Saturday, July 23, 2011

Hakuna Frittata

If you’re in the mood for a great-tasting, light meal in the steak-and-eggs spirit, the Hakuna Frittata – an asparagus and roasted red pepper frittata with just the right touch of bacon, and a ground lamb (no lion or, worse, meerkat) and tomato topping - may be just what you’re looking for. Plus the name is really cool to say. (If the name, or the reference to lions and meerkats, has you mystified, people who had small children in the mid-90’s and can explain it are easy to find; it’s a small world after all.)

The real, and decidedly unglamorous, origins of the Hakuna Frittata arise from the fact that I like eggs, wanted to do something different with a frittata, and had a package of ground lamb in the freezer that I’d gotten with no particular recipe in mind but that I thought would make a nice ingredient in, well, something.

The frittata, of course, is Italy’s version of an omelet, with the vegetables incorporated into the eggs rather than being placed on them. It’s usually cooked in a pan and is more-or-less pie-shaped. In this recipe, I’ve taken a different approach and baked the frittata in a loaf pan in a larger pan of water for more even cooking (a kind of improvised bain-marie), a method presented in Michel Richard’s “Cooking with a French Accent” that I had the opportunity to learn in a class with Chef Renee at New York’s Institute of Culinary Education. (It’s a fantastic place for both full time and recreational classes if you’re in the New York area.)

A special note for new cooks: this recipe also uses a number of techniques – whipping and folding egg whites, blanch and shock, preparing roasted red peppers, the aforementioned bain-marie - that will be familiar to people who’ve cooked before, and that will be great additions to the skill set of anyone new to cooking. (Where appropriate, I’ve added some Cook’s Notes in the recipe to clarify certain points for anyone new to this.) Note that whipping the egg whites is not normally done when making frittatas and, in fact, isn’t even necessary if you’re using fresh eggs. As readers know by now, I look to reduce fat in recipes where I can, and use egg substitute a lot. It’s good for most things, but doesn’t fluff when cooking quite the way fresh eggs do. For recipes where that's an issue, I’ve found adding beaten egg whites to be the solution. It’s an example of how reduced fat cooking and baking typically require more than just substituting reduced fat ingredients, which can have a negative impact on texture. You need the proper items and techniques in your low-fat tool-box. More on that another day.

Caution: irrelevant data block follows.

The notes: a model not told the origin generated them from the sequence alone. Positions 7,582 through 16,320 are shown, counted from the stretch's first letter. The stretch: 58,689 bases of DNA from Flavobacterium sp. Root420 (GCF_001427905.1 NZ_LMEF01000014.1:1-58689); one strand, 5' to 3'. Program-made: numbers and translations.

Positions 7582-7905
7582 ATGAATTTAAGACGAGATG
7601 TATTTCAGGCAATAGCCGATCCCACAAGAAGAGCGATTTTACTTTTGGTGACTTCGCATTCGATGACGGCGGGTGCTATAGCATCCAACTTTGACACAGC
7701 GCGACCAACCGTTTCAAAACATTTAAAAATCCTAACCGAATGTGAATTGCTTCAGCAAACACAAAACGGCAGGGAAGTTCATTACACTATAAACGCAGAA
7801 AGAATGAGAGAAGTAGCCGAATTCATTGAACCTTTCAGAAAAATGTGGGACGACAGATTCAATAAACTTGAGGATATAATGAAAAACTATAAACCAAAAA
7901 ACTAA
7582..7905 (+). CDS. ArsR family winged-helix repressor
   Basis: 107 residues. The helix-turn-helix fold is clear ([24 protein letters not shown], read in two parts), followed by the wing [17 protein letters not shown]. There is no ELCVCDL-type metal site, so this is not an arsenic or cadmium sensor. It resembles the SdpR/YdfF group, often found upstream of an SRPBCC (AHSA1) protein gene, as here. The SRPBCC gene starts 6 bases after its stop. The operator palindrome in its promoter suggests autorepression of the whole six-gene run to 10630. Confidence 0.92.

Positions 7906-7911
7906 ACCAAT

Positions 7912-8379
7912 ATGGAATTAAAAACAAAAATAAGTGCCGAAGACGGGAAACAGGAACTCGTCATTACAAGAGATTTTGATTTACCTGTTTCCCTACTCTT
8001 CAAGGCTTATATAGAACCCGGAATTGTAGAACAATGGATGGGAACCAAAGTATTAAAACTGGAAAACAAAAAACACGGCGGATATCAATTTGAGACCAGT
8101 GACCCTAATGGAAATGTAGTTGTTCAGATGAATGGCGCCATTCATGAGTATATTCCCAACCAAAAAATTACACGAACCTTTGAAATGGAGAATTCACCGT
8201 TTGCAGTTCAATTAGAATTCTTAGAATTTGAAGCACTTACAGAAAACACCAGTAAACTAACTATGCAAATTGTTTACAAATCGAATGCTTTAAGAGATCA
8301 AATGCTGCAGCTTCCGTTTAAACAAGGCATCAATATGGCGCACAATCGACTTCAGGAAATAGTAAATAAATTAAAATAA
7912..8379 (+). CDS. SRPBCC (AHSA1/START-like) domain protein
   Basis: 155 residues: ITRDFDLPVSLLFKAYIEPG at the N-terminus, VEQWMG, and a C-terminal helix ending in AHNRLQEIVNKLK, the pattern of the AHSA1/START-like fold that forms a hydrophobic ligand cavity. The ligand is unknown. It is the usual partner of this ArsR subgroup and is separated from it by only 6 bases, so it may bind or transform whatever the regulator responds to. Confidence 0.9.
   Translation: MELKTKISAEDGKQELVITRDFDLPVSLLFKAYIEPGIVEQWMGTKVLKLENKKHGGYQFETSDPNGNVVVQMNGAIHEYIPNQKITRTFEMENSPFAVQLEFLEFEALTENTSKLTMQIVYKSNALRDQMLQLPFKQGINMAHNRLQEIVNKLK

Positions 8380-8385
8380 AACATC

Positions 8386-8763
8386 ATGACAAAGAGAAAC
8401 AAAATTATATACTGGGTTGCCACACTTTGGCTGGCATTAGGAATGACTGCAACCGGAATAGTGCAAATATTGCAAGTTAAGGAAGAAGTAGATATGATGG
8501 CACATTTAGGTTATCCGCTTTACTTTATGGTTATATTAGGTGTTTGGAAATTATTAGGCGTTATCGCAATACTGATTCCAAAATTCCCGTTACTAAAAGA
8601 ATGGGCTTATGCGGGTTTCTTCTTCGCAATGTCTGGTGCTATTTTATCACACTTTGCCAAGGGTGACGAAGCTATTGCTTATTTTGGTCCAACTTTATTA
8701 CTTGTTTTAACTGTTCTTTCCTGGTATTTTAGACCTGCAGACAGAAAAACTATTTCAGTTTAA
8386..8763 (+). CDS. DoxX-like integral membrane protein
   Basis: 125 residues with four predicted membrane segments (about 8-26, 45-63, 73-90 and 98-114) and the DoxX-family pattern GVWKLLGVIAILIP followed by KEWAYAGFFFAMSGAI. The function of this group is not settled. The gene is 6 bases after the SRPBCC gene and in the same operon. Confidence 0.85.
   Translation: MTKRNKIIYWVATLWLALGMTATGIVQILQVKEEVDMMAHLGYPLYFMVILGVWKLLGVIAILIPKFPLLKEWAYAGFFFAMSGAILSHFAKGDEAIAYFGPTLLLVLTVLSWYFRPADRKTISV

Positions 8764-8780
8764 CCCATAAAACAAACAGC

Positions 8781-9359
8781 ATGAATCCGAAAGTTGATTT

Ok, let’s cook! This recipe makes about 4 servings.

Place a large baking dish half-filled with water into the oven, and preheat the oven to 325 degrees.

To prepare the asparagus:
  • Bring a pot of salted water large enough for the asparagus to a boil. 
  • Make a salted ice bath in preparation for cooking the asparagus. 
  • Cut the stems off of ¾ pound of medium-to-thick asparagus. Using a vegetable peeler, remove the tough outer skin from the back end and make the shafts a uniform thickness to cook evenly. Boil until tender but still crisp, about 3 – 4 minutes, then immediately place the asparagus in the ice bath. [Cook’s note: This method of stopping the cooking and preserving the nice green color is called, “blanch and shock.”] When they’ve cooled, remove the asparagus from the ice bath, and place them on a towel to dry.